8 min, and final steady state at 76 °C for 10 min. orator (LABOROTA SEM-320, Resona Technics, Gossau, Switzer-
For all the considered beer samples, after the step of mashing, land) before the FAs determination.
the mash was filtered in a lauter tun. Sparging was executed twice
with 3 L and once with 2 L of brewing water at 78 °C. Next, the 2.4.1. Liquid–liquid cartridge extraction procedure
mash was boiled for 60 min until reaching approximately 12°P. The extraction was carried using porous diatomaceous earth
At the beginning of this phase, hop pellets (Columbus, Centellian (ChemElut cartridges). A sample of 40 ml of concentrated beer
and Summit variety, for RB; Saphir and Cascade variety, for BB; was loaded on a dry ChemElut cartridge and, after 15 min, the col-
Saphir variety, for EMB; and Saaz variety for EB), were added. After umn was washed with two 20 ml portions and with two 10 ml por-
boiling and elimination of the hot trub, the wort was cooled to tion of n-hexane/diethyl ether (1/1; v/v) to extract the lipid
15 °C. Aeration of the wort was achieved. fraction. The effluents, containing the lipid fractions, were col-
For AB the pitching was carried out at 20 °C, by using a commer- lected in a 100 ml bottom flask and evaporated to dryness under
cial yeast (Safale Fermentis, S-05, Marcq-en-Baroeul Cedex, vacuum at 37 °C. The purification and the esterification of the FFAs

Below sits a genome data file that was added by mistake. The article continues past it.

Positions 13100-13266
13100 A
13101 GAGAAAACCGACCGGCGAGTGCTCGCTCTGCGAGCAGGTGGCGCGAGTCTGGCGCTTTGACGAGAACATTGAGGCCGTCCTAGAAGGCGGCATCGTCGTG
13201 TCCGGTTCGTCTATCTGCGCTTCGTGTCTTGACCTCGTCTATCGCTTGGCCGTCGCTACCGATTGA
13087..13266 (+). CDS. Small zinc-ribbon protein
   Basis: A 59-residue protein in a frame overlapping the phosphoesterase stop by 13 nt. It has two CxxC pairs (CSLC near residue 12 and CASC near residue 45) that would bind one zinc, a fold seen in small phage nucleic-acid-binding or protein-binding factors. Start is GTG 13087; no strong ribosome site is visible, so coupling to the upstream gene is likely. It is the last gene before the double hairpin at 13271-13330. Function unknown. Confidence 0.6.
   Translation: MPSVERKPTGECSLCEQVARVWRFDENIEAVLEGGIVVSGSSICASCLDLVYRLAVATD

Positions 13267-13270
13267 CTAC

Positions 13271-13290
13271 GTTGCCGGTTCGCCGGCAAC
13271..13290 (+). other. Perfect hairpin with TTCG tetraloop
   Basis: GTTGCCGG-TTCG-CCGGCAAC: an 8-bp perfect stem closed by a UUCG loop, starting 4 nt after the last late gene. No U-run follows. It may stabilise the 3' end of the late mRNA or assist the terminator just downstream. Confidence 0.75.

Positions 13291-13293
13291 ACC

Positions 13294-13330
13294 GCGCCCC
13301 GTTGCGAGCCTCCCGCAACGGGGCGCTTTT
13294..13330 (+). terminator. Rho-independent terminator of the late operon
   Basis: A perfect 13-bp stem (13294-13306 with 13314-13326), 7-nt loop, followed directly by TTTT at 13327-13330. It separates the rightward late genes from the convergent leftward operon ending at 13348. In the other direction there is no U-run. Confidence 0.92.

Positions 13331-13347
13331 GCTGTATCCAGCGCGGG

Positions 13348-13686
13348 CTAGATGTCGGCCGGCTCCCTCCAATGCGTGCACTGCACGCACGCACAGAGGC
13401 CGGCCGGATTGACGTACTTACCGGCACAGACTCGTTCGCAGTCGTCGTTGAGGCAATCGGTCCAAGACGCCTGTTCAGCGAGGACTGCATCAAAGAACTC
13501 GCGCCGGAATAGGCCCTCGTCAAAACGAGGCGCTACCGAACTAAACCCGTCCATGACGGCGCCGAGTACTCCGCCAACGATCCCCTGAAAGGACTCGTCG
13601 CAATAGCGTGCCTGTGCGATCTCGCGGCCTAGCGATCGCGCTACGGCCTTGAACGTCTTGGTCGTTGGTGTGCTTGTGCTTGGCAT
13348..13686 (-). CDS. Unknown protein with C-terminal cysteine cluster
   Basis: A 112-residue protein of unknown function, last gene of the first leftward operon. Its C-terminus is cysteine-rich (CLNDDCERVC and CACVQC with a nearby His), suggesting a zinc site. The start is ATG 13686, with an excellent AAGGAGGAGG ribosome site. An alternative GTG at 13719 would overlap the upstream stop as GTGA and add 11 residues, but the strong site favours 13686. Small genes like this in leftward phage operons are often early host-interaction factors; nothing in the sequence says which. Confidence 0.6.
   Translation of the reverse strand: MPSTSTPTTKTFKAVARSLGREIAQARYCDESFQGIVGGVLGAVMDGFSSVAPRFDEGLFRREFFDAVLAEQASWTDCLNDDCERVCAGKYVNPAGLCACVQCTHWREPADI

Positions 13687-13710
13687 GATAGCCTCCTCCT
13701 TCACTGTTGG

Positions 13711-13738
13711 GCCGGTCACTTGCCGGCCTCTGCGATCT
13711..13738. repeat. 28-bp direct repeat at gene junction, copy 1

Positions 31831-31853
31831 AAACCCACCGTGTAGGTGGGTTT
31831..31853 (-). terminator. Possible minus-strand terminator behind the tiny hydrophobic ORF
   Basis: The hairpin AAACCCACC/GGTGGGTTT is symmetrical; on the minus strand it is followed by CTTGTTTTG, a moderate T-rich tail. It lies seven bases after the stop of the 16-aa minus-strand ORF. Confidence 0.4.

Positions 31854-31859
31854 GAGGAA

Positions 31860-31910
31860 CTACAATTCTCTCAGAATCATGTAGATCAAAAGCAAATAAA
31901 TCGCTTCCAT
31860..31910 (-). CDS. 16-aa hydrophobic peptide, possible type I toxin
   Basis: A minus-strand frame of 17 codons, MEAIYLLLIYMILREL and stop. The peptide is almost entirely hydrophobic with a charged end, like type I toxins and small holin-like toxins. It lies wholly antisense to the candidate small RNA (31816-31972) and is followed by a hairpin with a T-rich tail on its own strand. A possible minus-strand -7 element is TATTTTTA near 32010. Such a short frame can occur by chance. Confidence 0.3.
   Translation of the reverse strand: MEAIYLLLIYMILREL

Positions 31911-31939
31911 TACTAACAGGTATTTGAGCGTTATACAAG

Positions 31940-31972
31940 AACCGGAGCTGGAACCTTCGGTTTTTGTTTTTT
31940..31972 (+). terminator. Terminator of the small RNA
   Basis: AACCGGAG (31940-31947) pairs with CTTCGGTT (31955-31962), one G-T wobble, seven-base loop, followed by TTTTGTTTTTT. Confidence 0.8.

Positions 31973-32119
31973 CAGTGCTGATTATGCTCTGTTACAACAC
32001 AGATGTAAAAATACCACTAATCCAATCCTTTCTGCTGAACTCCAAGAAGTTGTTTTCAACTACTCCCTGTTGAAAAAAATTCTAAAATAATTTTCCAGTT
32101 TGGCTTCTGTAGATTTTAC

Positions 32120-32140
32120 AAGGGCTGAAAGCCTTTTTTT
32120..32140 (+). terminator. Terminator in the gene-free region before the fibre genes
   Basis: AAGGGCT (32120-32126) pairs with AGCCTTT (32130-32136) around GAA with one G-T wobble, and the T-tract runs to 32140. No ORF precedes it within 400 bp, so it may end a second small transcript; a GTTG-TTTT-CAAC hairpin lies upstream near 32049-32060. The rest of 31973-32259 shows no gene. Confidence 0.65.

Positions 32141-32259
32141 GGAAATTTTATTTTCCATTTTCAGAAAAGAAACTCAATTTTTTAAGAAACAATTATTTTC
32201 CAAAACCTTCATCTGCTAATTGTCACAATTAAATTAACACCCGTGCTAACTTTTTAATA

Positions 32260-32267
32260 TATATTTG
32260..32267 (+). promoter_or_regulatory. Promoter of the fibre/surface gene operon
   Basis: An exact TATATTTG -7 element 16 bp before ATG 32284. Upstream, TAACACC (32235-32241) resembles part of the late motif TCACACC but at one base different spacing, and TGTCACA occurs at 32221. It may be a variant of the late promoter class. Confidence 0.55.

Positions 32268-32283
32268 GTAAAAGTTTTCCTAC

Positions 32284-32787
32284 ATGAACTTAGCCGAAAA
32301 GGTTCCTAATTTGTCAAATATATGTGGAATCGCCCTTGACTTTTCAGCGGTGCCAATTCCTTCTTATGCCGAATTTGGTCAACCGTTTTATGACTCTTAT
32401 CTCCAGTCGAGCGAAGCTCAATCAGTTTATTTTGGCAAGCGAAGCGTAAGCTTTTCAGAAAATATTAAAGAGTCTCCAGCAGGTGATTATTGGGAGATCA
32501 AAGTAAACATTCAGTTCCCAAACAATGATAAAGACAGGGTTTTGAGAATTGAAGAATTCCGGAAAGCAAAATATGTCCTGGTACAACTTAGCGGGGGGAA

France), 70 g/hL (dry weight) after rehydration with sterile water. portion were conducted following the procedure reported by Bravi
The fermentation temperature was maintained at 20 °C for 3 days. et al. (2014) for the determination of FFAs content in beer wort.
For BB the pitching was carried out at 20 °C, by using a commer- The extracted lipids, dissolved in chloroform, were loaded in a
cial yeast (Safale, Fermentis, US-05, Marcq-en-Baroeul Cedex, aminopropyl cartridge previously conditioned with 4 ml of n-
France), 70 g/hL (dry weight) after rehydration with sterile water. hexane. Then, 4 ml of chloroform-isopropanol (2/1; v/v) were
The fermentation temperature was maintained at 20 °C for 7 days. added to remove all the neutral lipids, and the FFA fraction was
For EB and EMB samples the pitching was carried out at 20 °C, eluted with 4 ml of 2% acetic acid in diethyl ether. The methylation
by using a commercial yeast (Safale, Fermentis, WB-06, Marcq- was performed using 1 ml of BF3 methanolic solution (13–15%) at
en-Baroeul Cedex, France), 70 g/hL (dry weight) after rehydration 100 °C for one minute. The FAME fraction was dissolved in 1 ml of